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Mexican-Style Lager


The Mexican style Lager beer has a long brewing history. In 1864, Napoleon III appointed Ferdinand Maximilian Joseph Habsburg of Austria as the Emperor of Mexico. This reign was turbulent, hence why it only lasted three years and he was executed in 1867. However, his reign encouraged thousands of Austrians to move to Mexico, and of course they brought their beer recipes and brewing traditions with them.

In the late 1800s an Austrian brewer named Santiago Graf began importing the hops and malt necessary to brew a Vienna style Lager, but he added an extra ingredient that changed everything. He added the inexpensive, plentiful, local ingredient, corn. By adding in corn, the beers body was lightened, a touch of sweetness was revealed, and the Mexican style Lager was born.

The Austro-Mexican brewing traditions continued with this Vienna and Mexican Lager recipe hybrid. So far we know that by combining these styles the Mexican style Lager recipe calls for flaked maize (corn), Vienna malt, and Lager yeast. On top of this the recipe might contain other malt varieties, and some hops, although the majority of Mexican Lagers avoid significant hopping.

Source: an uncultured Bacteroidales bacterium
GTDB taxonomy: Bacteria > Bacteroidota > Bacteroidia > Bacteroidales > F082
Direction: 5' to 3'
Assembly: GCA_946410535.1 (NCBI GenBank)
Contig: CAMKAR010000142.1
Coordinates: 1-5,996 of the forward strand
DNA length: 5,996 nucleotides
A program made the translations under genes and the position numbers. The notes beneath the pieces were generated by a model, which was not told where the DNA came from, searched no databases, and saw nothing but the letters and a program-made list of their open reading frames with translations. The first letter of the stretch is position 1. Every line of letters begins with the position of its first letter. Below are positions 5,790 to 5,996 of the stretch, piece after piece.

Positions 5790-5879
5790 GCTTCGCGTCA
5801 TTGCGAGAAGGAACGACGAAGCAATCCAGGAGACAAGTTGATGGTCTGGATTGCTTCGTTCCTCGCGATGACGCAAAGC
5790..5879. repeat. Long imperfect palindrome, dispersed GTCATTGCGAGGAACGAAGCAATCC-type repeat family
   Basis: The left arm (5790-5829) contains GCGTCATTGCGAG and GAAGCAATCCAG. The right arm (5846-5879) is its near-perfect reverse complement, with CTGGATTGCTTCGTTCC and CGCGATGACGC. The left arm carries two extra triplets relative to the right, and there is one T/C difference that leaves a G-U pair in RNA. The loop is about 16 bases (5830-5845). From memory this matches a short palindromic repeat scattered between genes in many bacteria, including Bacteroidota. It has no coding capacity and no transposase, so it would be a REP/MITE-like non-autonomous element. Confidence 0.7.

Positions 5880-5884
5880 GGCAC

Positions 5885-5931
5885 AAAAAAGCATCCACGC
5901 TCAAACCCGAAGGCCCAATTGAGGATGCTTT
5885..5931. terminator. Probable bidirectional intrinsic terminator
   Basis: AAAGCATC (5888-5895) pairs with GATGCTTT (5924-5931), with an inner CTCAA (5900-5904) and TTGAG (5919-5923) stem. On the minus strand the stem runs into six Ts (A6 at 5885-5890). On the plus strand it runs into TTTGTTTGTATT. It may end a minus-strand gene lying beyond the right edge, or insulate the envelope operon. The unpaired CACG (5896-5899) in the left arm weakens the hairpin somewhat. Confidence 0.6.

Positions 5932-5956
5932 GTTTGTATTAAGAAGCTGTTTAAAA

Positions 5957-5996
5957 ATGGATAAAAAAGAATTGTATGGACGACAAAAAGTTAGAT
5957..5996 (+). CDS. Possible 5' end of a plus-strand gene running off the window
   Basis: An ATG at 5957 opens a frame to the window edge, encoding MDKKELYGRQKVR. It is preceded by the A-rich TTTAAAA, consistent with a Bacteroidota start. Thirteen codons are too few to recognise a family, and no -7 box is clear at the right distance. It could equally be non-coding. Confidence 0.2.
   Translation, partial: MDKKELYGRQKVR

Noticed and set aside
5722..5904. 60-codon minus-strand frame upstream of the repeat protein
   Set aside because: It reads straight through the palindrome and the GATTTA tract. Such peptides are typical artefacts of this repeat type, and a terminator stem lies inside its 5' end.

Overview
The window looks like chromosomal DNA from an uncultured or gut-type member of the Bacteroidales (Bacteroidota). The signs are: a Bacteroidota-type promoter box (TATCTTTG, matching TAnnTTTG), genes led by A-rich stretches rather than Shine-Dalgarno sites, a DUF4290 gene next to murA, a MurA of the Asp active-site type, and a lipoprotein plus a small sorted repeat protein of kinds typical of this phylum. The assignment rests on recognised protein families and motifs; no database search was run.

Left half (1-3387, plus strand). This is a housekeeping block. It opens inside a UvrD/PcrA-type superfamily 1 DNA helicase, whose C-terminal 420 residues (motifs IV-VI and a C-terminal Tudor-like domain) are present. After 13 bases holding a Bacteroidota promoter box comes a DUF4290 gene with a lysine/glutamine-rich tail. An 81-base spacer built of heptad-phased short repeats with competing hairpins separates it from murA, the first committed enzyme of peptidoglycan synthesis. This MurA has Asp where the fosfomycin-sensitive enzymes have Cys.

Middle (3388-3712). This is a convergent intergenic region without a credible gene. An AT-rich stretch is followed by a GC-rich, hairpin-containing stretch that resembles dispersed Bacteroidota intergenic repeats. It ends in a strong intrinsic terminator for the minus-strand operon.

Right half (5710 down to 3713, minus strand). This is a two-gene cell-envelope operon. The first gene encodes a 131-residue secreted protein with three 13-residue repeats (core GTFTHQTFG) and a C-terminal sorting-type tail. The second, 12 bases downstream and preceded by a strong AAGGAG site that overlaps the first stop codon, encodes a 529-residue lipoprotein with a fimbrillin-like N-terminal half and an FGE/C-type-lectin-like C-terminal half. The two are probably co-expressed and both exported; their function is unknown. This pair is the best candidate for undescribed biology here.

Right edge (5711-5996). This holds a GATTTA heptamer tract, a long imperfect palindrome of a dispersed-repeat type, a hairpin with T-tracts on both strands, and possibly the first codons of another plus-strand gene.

Despite it's name, the Mexican style Lager has more in common with a Vienna Lager, than it does with the light fizzy Mexican Lager beers made today by big companies like Corona, Modelo, and Pacifico. Unlike in the big company Mexican Lager style, where corn is used as a cheap fermentable, corn used to be used to dry out the body of the beer a bit and keep it from being sickeningly sweet.

As a whole the best Mexican style Lagers are balanced, malt forward, moderately bitter, and generally low in alcohol. Clean and chuggable these Mexican style Lagers are perfect with a slice of lime and pair best with spicy dishes.

Enjoy this amazing varietal in your next monthly beer club shipment. Cheers!

Breweries Producing Mexican-Style Lager